Since December 5, 2013 U.S. Nymex natural gas prices have floated constructively above $4/mmbtu. In fact they have close consistently above $4.20/mmbtu since December 9, 2013. Nymex natural gas futures prices closed at $4.46/mmbtu on December 19, 2013. This is a big deal because prices hit a low of $3.129 for 2H 2013 on August 8, 2013; and they hit a Q4 low of $3.379/mmbtu on November 5, 2013. The higher prices are great news for natural gas E & P companies. It is especially good news for low cost, large producers of natural gas, who stand to reap the greatest benefits from these new higher prices.
The chart below shows some of the lowest cost natural gas producers in the U.S.
The figures above include the development costs. These actually fall into the DD&A (Depreciation, Depletion, and Amortization) category shown for Ultra Petroleum Corp. (UPL) -- the lowest cost natural gas producer -- in the break out box of its costs. The other two companies (in this chart) that are currently fully profitable with no hedges are Chesapeake Energy Corp. (CHK), and Rosetta Resources Inc. (ROSE).
Chesapeake Energy is easily the biggest of these companies. It has a natural gas production forecast for FY2013 of 1,080 - 1,090 Bcf. For the sake of this assessment we will say that 1 Mcf equals 1 mmbtu of natural gas. Hence 1,085 Bcf equals 1,085 * 1,000,000 * price/Mcf. For the sake of this assessment, I will say CHK's natural gas production will be about the same in FY2014 as the forecast for FY2013. The tables below describe CHK's natural gas hedging positions.
CHK will have to sell 233 Bcf at $4.23/mmbtu (swaps). CHK has 3-way collars for 18 Bcf. These last mean CHK will get a maximum of $4.70/mmbtu for those 18 Bcf. It will get the market price of the natural gas when that price is between $4.00/mmbtu and $4.70/mmbtu. CHK will get $4.00/mmbtu when the market price of natural gas is between $4.00/mmbtu and $3.50/mmbtu. Below that it will get $4.00/mmbtu - ($3.50/mmbtu - market price/mmbtu). CHK also has 12 Bcf of swaptions at $4.80/mmbtu. In other words it can effectively convert these swaptions into $4.80/mmbtu swaps at its option. As you can see from the above, this will leave the bulk of CHK's natural gas production or about 822 Bcf unhedged. This means CHK will get a lot more money for its natural gas if the price averages closer to $4.30/mmbtu than if it averages closer to $3.70/mmbtu. For the above example (leaving out the collars and the swaptions which only cover 30 Bcf total), CHK would have higher revenues of about $493 million (without any extra work). This is a great Christmas present for the company and for investors. When the all-in costs for CHK are below the sales value, the extra money from the higher priced sales is all pure profit (allowing for taxes, etc.). CHK's Q3 2013 EBITDA was $1,158 million. The extra $493 million would amount to approximately one half of the quarter's EBITDA. That is nothing to sneeze at.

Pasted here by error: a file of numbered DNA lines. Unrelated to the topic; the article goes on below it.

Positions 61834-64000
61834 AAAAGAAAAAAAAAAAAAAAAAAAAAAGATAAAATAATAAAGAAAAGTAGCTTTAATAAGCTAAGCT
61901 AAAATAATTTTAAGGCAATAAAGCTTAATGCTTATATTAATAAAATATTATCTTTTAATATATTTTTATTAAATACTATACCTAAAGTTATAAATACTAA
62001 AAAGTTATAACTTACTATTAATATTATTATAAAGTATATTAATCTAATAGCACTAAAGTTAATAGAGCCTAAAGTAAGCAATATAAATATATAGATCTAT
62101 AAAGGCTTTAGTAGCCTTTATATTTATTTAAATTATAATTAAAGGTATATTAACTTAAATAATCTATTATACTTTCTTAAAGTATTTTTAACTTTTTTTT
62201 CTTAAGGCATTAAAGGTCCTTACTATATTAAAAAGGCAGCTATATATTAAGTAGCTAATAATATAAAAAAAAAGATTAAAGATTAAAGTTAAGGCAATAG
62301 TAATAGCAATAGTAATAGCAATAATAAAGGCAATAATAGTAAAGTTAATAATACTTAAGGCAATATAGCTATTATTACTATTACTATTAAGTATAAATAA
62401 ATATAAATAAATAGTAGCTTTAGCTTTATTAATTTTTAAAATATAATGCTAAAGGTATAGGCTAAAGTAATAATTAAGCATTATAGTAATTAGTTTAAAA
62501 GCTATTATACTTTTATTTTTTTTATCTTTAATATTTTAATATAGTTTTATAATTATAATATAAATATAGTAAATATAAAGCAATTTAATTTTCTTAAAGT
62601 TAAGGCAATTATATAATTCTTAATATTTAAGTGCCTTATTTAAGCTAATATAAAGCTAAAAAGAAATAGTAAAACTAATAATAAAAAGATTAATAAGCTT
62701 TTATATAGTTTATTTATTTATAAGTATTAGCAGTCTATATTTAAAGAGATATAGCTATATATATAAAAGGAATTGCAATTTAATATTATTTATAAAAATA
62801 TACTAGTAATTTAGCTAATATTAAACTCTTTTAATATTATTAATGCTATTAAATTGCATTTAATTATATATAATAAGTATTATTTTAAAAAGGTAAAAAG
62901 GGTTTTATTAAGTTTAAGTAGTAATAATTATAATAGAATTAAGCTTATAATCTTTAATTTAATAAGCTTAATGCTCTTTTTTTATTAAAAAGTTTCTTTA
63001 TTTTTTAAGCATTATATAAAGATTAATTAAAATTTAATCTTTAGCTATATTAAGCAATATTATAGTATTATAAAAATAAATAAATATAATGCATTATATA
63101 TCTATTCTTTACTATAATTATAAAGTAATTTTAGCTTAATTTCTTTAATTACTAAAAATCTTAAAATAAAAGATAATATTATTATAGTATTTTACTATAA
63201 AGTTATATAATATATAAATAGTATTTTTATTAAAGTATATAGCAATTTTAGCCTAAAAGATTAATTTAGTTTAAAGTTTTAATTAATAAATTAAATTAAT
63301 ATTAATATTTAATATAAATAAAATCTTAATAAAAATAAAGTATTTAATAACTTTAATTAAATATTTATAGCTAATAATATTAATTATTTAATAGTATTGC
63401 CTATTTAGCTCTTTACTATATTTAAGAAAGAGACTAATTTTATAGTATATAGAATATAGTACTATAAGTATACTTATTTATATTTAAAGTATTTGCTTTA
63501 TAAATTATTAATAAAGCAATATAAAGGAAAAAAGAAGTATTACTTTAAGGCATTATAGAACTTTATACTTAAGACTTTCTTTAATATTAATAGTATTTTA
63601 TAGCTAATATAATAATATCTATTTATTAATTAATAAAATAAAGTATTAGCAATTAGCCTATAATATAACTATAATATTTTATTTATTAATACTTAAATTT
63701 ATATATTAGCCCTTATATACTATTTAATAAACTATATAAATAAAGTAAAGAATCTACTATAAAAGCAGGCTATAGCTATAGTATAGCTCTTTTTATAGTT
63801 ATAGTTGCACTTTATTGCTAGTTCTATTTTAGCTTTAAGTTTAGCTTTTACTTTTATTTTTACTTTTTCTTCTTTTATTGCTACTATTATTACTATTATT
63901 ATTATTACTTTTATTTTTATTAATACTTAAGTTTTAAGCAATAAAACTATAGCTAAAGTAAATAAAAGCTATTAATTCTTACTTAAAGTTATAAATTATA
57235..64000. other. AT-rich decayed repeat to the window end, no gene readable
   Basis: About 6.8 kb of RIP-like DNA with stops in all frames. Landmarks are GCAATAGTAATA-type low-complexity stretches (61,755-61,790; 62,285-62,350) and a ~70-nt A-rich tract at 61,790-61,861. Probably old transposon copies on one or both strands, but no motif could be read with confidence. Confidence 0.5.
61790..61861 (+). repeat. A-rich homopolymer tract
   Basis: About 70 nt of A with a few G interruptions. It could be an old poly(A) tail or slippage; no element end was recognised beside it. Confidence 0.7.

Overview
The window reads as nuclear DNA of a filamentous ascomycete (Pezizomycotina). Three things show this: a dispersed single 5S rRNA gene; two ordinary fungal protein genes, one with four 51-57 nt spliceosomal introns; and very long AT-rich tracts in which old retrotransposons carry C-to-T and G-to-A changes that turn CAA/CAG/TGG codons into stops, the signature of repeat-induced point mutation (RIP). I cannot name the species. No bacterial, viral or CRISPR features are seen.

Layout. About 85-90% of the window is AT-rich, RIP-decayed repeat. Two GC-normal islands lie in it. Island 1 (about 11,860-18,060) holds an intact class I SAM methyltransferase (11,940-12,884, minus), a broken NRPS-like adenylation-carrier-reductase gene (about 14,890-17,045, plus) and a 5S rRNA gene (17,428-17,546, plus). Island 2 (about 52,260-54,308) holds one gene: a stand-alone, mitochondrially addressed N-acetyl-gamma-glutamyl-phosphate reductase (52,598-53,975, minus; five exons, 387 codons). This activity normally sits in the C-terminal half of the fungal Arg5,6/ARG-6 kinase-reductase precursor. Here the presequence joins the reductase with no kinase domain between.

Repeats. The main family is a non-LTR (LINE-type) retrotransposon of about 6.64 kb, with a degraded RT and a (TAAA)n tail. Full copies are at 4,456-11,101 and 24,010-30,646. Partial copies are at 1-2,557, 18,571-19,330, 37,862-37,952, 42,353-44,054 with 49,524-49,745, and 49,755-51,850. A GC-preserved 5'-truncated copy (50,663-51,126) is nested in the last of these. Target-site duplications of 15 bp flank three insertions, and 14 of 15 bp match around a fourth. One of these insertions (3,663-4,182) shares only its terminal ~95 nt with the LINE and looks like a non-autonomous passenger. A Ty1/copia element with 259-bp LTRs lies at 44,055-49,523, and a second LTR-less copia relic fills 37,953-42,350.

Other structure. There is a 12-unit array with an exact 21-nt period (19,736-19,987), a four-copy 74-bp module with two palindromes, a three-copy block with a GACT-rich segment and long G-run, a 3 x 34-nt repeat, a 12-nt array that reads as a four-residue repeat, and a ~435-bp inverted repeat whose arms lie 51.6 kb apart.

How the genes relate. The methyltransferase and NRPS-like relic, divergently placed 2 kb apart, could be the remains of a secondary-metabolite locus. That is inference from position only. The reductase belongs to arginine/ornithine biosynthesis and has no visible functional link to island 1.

UPL's hedges as of December 12, 2013 are in the table below.
Currently UPL has no hedges in Q1 2014. It probably expects natural gas prices to be higher due to cold winter weather. It has 100.6 Bcf of natural gas hedges at $3.89/mmbtu for the other three quarters of 2014. Natural gas production in Q3 2013 was 55.7 Bcf. As a rough approximation natural gas production for FY2014 should then be about 223 Bcf (4 times Q3 2013 natural gas production). Of this about 122 Bcf will be unhedged according to UPL's hedge information as of December 12, 2013. Using the same example above ($4.30/mmbtu instead of $3.70/mmbtu), UPL would have approximately +$0.60/mmbtu * 122 million mmbtu = $73.2 million more in revenues. These monies would flow directly to the bottom line after taxes, etc.
To put this in perspective UPL's adjusted net income for Q3 2013 was $57.9 million. If you guesstimated that the above $73.2 million was about one third less after taxes, etc. You wind up with about $49 million more in adjusted net income for the 2014 year. This is almost one extra quarter's worth of adjusted net income (using Q3 2013 as the base case). That is a nice Christmas present from Santa.
Rosetta Resources recently issued FY2014 guidance for production of 60-65 Mboe/d. Using the mean, this comes out to 62.5 Mboe/d * 365 days = 22,813 Mboe for FY2014. This production will likely be close to the Q3 2013 distribution of 65% liquids and 35% natural gas. 35% of 22,813,000 Boe is 7,984,375 Boe, which is 5.8 mmbtu/Boe * 7,984,375 Boe = 46,309,375 mmbtu.